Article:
Dunton’s Dog House is a local favorite. While you’re waiting for your lunch, browse the kitschy gift shop next door (bottom right). Photos by Ted Axelrod

2. Try the crab roll at Dunton’s Doghouse

Visitors to Boothbay Harbor tend to stumble upon Dunton’s, driving past it on a lap around looking for parking. This is how most of them end up eating there, too — they see the line of boat yard workers and other locals waiting for lunch and figure it must be good. And it is.

I’m not sure how long Dunton’s has been around — certainly as long as I can remember. There’s an impressively large menu for a roadside snack shack, even a specials board with chicken teriyaki, eggplant parm and pulled pork sandwiches, among other things. But you’ll want to stick with the basics: the griddled hot dog, fried haddock sandwich or my favorite, the crab roll. Now the lobster roll gets plenty of attention,  which is well-deserved. But Maine crab — sweet, creamy and less-expensive than lobster — makes a mighty fine sandwich that can stand up to lobster any day. At Dunton’s, they pile a toasted-on-the-grill, split-top roll with a generous helping of crab, blended with a judicious amount of mayo. No lettuce, no fancy seasonings, just seafood and toasted bun. You can eat your Dunton’s lunch at the picnic tables in back of the shack and to pass the time while you’re waiting, follow the sound of the wooden wind chimes and wander around the unusual Harbor Imports gift shop next door.

Tip: It’s cash only.

Dunton’s Doghouse | Sea Street, Boothbay Harbor 

There's plenty to see from a kayak in Boothbay Harbor. Photos by Ted Axelrod

There’s plenty to see from a kayak in Boothbay Harbor. Photos by Ted Axelrod

3. See the harbor from sea level — in a kayak

Boothbay Harbor is well-known by boaters as one of the best anchorages in the state, packed from Memorial Day through Labor Day with boats of all types and sizes, from antique sailboats to swanky power yachts. No visit to the harbor is complete without getting out on the water, and there are plenty of ways to do it. You can take the tourist route on the Balmy Days, The Pink Lady or another one of the big tour boats, spend an afternoon under sail on the schooners Lazy Jack or Eastwind or, take matters into your own hands — literally — in a kayak. Tidal Transit Kayak Company, in the heart of the harbor, offers kayaks for rental by the hour, half day or full day, as well as guided tours by Registered Maine Guides. Rentals include everything you need: kayak, paddle, life jacket and instructions. What you don’t need is any experience; owner Travis Journagan and his crew are fun-loving pros who will make sure you’re all set before you shove off.

While I love the zen-like experience of paddling around a quiet cove, kayaking through Boothbay Harbor offers far more adventure. There’s so much to see, and you can’t just zone out, because it’s a busy place. You’ll need to pay attention to the boat traffic and if you see The Pink Lady coming toward you, get out of her way — you can maneuver a lot better than she can. But from a kayak, you can get a close look at the pretty sailboats on their moorings, as well as the luxury yachts docked on the East Side. And, you’ll gain a perspective on the harbor you just can’t get from land.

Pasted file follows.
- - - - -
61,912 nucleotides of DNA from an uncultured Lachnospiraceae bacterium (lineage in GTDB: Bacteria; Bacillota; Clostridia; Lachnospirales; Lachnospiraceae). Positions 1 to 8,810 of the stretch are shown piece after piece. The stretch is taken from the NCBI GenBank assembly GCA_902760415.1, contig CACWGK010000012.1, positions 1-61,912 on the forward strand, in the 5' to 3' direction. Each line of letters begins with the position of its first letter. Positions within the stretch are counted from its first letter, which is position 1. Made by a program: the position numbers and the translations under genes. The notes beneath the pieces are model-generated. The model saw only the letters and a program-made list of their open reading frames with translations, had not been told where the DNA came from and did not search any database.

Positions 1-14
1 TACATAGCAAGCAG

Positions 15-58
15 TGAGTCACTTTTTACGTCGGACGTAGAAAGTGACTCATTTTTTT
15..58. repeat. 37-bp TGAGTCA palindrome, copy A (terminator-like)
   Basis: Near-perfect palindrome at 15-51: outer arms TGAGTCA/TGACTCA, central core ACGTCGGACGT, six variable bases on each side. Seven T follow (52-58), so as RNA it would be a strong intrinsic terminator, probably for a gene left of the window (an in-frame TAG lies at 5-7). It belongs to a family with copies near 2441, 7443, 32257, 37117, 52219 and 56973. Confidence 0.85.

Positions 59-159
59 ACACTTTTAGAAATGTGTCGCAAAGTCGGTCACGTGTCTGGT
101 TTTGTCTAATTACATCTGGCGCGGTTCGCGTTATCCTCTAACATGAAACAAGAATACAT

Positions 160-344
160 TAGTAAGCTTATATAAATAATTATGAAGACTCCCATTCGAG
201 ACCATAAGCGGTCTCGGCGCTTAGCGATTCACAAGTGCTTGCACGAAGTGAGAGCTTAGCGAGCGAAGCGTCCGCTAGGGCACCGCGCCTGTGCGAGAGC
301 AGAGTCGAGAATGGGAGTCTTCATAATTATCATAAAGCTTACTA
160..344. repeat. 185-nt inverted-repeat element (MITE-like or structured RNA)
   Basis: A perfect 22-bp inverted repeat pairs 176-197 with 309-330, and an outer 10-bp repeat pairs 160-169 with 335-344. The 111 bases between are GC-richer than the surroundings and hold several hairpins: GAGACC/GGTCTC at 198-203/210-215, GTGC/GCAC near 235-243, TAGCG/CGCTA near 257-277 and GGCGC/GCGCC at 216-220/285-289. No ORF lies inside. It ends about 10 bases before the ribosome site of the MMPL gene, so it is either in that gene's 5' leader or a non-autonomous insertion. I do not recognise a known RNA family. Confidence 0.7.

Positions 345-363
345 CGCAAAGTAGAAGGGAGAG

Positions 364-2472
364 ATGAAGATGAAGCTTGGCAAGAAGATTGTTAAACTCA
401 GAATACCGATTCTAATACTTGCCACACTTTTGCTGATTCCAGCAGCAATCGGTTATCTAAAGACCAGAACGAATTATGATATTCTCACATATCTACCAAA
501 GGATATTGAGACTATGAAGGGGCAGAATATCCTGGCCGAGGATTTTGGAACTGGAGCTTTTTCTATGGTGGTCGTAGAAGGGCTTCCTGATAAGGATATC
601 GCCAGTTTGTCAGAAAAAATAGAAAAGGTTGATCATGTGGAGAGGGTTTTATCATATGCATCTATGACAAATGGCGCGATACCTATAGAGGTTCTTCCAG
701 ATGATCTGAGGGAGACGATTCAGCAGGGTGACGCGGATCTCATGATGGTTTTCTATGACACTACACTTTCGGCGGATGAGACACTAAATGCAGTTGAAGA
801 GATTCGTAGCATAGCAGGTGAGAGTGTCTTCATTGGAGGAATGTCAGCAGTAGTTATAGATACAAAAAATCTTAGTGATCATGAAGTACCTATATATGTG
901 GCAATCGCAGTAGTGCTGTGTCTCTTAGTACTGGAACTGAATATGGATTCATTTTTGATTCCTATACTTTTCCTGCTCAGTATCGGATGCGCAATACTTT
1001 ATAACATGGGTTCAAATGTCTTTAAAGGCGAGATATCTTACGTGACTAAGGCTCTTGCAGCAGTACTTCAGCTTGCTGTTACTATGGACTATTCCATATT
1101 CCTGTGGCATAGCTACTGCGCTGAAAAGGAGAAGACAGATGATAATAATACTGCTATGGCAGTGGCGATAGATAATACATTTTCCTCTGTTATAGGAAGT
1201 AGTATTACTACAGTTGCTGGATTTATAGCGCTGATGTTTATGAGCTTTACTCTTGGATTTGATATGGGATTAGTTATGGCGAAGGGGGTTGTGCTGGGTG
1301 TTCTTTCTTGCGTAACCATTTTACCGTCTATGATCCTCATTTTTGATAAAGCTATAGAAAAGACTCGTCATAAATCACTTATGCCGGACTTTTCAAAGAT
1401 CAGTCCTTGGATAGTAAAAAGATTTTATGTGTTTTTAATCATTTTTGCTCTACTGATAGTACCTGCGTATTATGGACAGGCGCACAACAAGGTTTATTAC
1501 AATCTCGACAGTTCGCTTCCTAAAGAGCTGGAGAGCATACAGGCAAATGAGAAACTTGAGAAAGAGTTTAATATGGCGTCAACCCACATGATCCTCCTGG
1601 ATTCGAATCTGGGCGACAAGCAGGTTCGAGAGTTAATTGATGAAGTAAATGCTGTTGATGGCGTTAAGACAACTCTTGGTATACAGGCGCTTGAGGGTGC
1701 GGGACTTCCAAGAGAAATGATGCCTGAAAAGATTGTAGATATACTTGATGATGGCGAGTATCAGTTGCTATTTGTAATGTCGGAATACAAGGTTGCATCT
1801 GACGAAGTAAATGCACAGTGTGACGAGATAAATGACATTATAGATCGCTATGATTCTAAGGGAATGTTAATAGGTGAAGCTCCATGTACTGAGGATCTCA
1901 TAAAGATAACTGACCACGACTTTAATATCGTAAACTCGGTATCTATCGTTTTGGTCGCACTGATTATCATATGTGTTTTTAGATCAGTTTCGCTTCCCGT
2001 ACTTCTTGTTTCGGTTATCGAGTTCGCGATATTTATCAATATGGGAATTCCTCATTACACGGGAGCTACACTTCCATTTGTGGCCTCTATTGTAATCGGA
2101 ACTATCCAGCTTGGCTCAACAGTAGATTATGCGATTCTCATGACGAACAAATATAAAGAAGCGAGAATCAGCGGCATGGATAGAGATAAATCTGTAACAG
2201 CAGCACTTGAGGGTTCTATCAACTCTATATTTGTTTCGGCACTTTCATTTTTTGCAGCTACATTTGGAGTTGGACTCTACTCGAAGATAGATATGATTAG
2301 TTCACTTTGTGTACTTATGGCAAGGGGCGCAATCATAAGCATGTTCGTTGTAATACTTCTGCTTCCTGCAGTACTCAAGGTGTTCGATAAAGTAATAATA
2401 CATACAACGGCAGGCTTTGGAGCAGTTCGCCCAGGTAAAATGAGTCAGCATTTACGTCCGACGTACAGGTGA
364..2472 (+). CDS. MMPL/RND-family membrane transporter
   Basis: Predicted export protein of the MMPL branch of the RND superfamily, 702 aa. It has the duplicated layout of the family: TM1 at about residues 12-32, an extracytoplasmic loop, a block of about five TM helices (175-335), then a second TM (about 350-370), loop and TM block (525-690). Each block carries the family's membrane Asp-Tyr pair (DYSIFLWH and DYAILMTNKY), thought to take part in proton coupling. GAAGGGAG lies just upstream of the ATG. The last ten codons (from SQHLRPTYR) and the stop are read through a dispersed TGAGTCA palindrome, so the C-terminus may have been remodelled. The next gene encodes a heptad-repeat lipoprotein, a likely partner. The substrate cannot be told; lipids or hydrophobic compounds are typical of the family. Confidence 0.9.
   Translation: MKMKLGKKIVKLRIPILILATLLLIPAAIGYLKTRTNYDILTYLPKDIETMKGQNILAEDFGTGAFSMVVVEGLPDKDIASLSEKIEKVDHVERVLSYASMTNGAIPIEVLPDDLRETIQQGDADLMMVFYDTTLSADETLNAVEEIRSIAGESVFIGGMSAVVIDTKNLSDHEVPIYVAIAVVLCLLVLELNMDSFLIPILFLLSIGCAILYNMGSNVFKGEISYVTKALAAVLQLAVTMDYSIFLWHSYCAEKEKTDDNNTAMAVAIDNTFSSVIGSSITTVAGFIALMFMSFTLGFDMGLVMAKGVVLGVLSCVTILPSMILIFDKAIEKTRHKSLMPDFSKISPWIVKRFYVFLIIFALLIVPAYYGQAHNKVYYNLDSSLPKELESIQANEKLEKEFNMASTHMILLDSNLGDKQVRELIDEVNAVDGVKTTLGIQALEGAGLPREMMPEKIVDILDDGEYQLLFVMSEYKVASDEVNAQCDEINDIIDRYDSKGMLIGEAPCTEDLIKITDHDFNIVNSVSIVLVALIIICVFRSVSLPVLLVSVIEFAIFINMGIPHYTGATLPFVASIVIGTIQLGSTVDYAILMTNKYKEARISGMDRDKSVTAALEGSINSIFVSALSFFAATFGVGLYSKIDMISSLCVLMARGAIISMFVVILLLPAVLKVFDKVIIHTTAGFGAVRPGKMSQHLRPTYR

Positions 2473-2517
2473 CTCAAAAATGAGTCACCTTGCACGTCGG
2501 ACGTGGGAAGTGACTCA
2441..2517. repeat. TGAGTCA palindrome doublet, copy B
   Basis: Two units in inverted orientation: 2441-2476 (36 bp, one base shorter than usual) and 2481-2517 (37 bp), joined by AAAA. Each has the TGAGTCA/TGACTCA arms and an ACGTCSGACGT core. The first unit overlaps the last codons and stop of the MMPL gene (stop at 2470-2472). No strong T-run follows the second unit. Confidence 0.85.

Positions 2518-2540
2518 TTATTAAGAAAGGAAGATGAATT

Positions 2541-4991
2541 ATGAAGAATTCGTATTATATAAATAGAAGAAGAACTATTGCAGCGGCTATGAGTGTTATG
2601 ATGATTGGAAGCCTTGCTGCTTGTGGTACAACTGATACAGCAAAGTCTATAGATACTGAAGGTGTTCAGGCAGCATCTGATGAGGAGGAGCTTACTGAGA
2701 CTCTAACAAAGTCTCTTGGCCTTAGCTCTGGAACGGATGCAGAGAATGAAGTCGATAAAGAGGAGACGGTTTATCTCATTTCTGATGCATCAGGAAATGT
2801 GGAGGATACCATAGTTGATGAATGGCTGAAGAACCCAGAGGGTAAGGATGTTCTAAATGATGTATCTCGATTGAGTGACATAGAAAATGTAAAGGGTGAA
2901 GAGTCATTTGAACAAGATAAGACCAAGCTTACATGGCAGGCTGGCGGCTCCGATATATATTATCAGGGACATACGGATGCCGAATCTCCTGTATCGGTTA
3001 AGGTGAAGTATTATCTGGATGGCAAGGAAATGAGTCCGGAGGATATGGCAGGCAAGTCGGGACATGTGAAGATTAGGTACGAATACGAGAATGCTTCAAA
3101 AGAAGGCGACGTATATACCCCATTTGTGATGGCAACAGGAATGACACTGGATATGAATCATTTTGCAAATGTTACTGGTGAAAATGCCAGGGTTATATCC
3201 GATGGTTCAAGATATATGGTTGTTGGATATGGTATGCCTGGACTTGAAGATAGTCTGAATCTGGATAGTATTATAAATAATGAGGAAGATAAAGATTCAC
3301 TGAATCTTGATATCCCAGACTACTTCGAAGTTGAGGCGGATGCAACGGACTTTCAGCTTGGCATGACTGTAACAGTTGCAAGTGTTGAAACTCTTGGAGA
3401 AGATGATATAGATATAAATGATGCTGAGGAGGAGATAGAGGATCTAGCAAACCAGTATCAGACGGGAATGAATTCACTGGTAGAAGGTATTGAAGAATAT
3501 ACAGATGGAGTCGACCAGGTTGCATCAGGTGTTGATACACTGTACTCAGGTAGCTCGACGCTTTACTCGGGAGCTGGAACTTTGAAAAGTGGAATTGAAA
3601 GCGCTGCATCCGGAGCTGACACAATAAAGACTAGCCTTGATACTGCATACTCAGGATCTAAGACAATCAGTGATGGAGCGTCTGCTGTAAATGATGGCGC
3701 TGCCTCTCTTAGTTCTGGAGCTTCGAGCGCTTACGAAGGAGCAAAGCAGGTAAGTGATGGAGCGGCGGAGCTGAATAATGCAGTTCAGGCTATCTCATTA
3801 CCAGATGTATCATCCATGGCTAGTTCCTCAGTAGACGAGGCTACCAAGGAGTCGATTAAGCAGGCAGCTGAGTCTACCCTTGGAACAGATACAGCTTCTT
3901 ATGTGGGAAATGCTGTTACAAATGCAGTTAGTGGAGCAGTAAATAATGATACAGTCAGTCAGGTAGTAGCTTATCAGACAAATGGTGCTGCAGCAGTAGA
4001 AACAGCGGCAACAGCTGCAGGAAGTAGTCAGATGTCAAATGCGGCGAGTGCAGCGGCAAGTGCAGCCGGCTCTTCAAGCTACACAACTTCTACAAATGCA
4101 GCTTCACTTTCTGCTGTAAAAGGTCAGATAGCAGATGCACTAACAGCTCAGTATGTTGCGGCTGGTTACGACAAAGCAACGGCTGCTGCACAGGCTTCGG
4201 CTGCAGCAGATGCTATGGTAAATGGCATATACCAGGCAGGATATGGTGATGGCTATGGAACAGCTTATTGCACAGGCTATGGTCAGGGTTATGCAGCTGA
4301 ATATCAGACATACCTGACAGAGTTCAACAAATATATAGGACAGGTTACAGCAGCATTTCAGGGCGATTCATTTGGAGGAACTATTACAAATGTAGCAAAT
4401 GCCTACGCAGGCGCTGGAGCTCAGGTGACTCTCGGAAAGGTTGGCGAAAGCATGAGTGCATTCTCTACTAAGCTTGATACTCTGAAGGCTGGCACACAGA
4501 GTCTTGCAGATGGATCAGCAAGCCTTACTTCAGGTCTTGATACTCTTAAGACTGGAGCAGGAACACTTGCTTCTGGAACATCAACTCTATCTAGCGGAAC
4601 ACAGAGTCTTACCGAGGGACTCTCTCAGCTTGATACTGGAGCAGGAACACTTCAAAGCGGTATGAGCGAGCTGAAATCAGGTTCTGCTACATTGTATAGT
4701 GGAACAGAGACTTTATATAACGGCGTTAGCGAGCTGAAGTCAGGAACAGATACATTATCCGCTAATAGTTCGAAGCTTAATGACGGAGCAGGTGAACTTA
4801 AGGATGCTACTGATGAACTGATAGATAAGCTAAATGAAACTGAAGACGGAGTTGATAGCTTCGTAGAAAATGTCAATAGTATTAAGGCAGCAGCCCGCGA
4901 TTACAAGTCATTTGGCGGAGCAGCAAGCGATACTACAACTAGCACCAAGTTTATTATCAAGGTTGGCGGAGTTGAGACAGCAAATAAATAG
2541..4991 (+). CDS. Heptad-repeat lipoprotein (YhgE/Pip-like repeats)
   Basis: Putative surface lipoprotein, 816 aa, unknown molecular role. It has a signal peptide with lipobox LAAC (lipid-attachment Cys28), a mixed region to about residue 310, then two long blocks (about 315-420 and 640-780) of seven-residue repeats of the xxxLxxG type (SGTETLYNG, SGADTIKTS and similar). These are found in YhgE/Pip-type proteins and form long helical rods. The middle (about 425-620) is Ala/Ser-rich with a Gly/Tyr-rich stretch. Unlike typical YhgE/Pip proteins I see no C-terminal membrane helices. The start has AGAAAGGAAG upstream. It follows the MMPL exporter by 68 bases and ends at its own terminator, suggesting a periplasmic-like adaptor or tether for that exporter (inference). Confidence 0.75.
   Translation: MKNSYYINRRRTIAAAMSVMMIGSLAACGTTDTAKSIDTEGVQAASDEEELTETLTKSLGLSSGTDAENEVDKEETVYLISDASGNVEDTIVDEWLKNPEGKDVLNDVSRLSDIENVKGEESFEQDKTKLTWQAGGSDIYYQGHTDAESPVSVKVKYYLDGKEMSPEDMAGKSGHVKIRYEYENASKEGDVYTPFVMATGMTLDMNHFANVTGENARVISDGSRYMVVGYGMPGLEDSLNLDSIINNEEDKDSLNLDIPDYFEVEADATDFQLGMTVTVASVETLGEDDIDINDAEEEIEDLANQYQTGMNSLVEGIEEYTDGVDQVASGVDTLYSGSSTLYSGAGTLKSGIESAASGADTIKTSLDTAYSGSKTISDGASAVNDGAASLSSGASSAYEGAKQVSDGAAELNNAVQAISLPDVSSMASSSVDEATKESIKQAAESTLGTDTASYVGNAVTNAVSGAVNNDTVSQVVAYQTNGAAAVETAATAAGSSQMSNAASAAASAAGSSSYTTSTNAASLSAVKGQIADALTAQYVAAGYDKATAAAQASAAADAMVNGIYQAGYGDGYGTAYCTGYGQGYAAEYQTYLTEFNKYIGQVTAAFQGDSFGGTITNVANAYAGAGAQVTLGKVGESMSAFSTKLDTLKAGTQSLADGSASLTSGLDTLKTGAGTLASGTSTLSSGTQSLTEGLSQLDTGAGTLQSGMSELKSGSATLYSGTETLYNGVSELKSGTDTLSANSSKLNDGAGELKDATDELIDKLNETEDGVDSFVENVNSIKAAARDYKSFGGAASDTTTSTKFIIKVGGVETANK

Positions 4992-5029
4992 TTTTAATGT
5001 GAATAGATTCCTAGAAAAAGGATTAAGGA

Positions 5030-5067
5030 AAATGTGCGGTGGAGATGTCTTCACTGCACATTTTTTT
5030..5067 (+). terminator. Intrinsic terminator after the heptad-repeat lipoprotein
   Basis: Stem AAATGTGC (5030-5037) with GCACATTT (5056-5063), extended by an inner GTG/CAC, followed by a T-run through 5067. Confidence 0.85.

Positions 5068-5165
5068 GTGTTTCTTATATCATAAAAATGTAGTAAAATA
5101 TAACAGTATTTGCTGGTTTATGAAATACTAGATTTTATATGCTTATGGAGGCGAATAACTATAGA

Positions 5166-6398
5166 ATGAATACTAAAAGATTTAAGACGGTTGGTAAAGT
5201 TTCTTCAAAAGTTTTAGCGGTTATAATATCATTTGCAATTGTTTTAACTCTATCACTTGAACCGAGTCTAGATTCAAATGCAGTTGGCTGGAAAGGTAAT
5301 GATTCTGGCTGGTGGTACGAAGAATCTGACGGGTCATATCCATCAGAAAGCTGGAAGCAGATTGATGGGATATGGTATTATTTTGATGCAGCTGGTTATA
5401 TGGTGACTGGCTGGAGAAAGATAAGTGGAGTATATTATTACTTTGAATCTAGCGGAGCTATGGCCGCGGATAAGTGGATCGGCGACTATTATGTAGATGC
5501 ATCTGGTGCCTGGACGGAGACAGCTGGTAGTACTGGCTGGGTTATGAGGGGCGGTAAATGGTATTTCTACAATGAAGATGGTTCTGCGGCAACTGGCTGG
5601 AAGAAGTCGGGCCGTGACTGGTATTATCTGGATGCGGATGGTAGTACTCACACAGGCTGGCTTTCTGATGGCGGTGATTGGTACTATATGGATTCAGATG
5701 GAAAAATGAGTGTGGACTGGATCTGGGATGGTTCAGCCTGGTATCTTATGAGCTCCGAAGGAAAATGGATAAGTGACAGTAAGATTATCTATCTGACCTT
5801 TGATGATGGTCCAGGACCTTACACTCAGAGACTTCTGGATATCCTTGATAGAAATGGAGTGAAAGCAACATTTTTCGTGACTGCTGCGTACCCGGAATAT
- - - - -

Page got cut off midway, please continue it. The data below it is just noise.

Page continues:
Tidal Transit Kayak Company | 18 Granary Way, Boothbay Harbor |

The Chowder House Boat Bar, and fire pit! Photos by Ted Axelrod

Clockwise from top: The Chowder House Boat Bar; one of the rustic signs; a Mount Gay and tonic; the fire pit. Photos by Ted Axelrod

4. Belly up to the Boat Bar

While there are no shortage of places to get a drink in what a friend of mine calls “Booze-bay Harbor,” the Boat Bar is at the top of my list. As a plus, it’s right next door to Tidal Transit.

You’ve probably seen other bars put together from parts of boats (The Dory Bar just up the road at The Thistle Inn is made from … well, you can guess.). But the Boat Bar is an actual sailboat, a sloop, with part of its mast still in place. It’s a place that calls for a sense of humor, both on the part of the bartenders — who have to climb up and over the decks and hop down into the bar, which is in the former cockpit — and customers, who have to sit sideways or straddle the barstools to keep from bruising their knees. There are also a few tables and a firepit with Adirondack chairs if you absolutely must have a more comfortable seat. But since this is an adventure, I urge you to sling your legs over a stool, order a Geary’s on draft (the Boat Bar offers the Summer and the Pale Ale) or the classic sailor’s drink — a Mount Gay rum and tonic — and watch the sunset over the harbor. (If you’re hungry, there’s a small menu of sandwiches and snacks.)

The Chowder House Boat Bar | 22 Granary Way, Boothbay Harbor |

More Maine Mini Adventures

Get out of dodge (at least for a little while) with a mini adventure. These excursions can be done in a day – sometimes an afternoon – and will hopefully lead you to places you’ve never been. This is Maine, after all, and we all need some adventuring.